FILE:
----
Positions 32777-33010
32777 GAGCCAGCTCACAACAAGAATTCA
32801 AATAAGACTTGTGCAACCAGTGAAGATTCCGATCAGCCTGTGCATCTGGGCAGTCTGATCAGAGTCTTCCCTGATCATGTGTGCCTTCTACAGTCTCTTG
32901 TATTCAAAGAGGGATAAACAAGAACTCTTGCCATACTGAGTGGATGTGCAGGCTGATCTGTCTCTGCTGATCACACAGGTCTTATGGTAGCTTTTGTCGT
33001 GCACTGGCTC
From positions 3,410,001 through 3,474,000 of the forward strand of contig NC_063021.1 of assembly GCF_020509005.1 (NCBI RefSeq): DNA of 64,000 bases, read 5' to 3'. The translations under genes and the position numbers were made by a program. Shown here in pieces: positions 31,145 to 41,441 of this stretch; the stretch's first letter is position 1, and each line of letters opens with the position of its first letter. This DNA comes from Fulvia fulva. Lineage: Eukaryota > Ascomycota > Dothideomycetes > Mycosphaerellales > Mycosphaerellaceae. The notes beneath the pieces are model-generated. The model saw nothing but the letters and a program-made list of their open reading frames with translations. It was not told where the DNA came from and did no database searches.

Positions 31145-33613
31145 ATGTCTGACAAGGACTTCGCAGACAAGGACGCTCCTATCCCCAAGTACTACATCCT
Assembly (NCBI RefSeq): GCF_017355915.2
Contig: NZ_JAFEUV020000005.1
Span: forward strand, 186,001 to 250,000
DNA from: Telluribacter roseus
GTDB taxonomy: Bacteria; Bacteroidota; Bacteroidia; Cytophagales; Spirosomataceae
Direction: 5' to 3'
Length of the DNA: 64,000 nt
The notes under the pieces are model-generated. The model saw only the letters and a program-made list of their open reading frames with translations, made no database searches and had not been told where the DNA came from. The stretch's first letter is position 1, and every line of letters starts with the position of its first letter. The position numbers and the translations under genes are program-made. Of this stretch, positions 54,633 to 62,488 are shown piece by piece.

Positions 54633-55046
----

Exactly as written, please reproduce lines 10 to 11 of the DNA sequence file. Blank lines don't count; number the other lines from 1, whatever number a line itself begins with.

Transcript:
Contig: NZ_JAFEUV020000005.1
Span: forward strand, 186,001 to 250,000